One of the first clues that the immune system could be involved in Alzheimer’s disease came from observations of mice predisposed to develop neurodegenerative disease. When Professor Hugh Perry at the University of Southampton injected these mice with LPS to mimic a bacterial infection outside the brain, their microglial cells became more activated, their neurons started to die, and their performance on cognitive tasks began to suffer. Intrigued, Perry called Holmes, and asked whether his Alzheimer’s patients similarly deteriorated if they got an infection. “Of course they do,” Holmes replied. But when he turned to the published literature, he could find little to back up his assertion and so he started researching it himself.

Cognitive declines

Since then, he and Perry have discovered that it’s not just infection, but chronic inflammation caused by other diseases such as rheumatoid arthritis, atherosclerosis, and even gum disease, that can hasten the cognitive decline of people with Alzheimer’s. “Infections, such as urinary tract infections, roughly double the rate of decline, while chronic low grade inflammation increases it about four-fold,” says Holmes.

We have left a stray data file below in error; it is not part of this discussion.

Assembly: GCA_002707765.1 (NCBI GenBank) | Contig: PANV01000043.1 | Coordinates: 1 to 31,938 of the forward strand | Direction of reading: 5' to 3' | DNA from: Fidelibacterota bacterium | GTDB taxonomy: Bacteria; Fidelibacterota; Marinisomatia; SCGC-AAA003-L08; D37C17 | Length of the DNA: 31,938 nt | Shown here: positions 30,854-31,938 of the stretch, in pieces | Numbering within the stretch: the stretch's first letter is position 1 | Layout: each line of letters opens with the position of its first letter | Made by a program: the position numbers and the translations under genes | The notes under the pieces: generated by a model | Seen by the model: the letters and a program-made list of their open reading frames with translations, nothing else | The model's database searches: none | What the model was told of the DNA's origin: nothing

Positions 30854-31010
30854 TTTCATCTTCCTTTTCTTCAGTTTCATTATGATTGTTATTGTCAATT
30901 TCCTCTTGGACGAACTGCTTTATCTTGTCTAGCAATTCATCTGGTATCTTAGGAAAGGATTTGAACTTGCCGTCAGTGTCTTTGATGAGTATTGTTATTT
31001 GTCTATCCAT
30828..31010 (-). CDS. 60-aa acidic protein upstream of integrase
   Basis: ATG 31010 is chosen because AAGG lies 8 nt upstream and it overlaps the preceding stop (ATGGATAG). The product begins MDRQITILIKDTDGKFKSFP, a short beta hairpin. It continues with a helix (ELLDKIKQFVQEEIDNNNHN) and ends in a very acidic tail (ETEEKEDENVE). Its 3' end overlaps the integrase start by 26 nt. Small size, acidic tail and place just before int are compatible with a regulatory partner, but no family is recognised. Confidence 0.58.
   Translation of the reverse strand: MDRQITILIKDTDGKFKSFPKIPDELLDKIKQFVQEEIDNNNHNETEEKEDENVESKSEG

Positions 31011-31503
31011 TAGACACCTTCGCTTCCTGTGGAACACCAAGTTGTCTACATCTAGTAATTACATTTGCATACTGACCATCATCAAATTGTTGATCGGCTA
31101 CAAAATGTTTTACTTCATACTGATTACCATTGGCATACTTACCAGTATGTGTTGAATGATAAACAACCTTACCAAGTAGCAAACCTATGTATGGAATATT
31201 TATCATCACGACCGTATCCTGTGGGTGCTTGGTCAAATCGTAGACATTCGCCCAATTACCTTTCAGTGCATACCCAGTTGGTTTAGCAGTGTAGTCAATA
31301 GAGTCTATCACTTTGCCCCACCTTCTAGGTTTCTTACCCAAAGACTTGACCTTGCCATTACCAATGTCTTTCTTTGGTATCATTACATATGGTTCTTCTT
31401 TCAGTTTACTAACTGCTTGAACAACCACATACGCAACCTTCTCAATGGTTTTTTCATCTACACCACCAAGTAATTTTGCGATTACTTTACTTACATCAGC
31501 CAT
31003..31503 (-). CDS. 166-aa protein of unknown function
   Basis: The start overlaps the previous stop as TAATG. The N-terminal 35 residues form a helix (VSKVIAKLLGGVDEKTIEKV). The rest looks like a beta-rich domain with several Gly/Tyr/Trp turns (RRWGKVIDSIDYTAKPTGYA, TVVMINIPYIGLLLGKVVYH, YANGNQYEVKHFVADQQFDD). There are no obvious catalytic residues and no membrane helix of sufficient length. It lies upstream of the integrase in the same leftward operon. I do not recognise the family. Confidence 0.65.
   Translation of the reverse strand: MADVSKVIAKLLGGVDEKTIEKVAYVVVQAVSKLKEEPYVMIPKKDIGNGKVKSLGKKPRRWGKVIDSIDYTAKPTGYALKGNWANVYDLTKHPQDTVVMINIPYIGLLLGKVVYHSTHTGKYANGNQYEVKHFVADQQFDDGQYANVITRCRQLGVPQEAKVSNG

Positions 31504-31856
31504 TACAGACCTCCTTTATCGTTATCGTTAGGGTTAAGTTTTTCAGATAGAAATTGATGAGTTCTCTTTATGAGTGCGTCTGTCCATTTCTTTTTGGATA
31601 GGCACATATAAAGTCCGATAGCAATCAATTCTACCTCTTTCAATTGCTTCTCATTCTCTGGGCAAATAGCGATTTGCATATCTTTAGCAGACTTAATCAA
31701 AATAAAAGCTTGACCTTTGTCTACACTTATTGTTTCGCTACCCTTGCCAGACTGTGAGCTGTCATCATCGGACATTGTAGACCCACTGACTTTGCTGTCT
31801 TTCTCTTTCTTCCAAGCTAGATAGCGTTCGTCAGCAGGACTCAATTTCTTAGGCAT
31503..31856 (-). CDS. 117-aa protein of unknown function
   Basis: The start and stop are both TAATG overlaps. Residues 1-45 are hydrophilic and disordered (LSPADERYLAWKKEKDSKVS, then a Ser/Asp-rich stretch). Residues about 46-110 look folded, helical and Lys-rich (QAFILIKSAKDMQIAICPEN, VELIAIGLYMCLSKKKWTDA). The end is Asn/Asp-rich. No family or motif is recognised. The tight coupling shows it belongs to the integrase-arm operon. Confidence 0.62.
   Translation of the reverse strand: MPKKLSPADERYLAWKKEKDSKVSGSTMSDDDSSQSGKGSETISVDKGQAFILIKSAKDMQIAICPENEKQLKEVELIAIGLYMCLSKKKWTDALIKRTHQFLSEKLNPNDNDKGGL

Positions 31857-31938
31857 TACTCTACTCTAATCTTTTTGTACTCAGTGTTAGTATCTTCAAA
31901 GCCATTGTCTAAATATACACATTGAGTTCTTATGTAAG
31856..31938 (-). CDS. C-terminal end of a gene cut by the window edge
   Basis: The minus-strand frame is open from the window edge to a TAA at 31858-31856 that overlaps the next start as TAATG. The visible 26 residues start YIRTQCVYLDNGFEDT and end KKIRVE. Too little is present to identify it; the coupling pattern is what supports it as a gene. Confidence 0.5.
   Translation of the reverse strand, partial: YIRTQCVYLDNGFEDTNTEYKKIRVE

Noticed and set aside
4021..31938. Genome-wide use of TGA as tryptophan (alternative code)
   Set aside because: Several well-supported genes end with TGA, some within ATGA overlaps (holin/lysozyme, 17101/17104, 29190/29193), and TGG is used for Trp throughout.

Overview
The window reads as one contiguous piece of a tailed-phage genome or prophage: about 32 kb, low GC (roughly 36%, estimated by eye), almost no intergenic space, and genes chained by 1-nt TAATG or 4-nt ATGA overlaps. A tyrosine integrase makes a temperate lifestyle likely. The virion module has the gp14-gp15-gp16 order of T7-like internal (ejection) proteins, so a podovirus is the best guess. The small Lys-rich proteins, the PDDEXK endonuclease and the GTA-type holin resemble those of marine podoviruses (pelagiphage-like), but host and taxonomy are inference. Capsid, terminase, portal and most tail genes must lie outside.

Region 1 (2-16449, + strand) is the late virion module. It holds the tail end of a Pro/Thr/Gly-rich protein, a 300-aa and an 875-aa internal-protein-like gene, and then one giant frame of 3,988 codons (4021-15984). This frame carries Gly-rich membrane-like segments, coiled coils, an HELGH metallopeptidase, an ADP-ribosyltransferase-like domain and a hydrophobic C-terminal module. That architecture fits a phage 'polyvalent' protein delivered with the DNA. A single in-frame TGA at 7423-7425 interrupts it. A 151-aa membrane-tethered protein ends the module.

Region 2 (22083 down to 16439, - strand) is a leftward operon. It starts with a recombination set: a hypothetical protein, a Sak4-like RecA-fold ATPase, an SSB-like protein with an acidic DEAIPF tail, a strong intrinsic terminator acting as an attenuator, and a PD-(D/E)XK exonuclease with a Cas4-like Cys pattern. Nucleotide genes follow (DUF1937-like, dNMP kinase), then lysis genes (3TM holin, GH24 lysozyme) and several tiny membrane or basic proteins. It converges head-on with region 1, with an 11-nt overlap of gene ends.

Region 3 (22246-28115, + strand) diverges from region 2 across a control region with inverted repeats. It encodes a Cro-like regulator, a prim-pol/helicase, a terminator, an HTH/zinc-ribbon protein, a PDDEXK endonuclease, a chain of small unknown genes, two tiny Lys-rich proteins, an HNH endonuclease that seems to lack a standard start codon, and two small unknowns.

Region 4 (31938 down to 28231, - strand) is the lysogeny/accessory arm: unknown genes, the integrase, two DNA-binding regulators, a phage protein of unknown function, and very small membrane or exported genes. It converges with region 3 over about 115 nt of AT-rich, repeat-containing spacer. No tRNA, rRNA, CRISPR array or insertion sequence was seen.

He suspects that the presence of amyloid somehow primes microglia, putting them into a state of high alert. If they then encounter inflammatory signals coming from elsewhere in the body they overreact, and ultimately start killing brain cells.  “We think these very low grade infections – things that you or I wouldn’t necessarily even be aware of – are enough to cause major damage in people with Alzheimer’s,” Holmes says.

Inflammation could even be what triggers the production of amyloid in the first place. Alzheimer’s is a highly heritable disease, and of the genes that have been linked to the most common form of Alzheimer’s so far, around half are involved in inflammatory processes. Animal studies have demonstrated that infections elsewhere in the body can trigger amyloid production in the brain, while studies in cell culture have suggested that amyloid has antimicrobial properties. “Possibly it’s a protective mechanism against bacteria entering the brain,” says Holmes.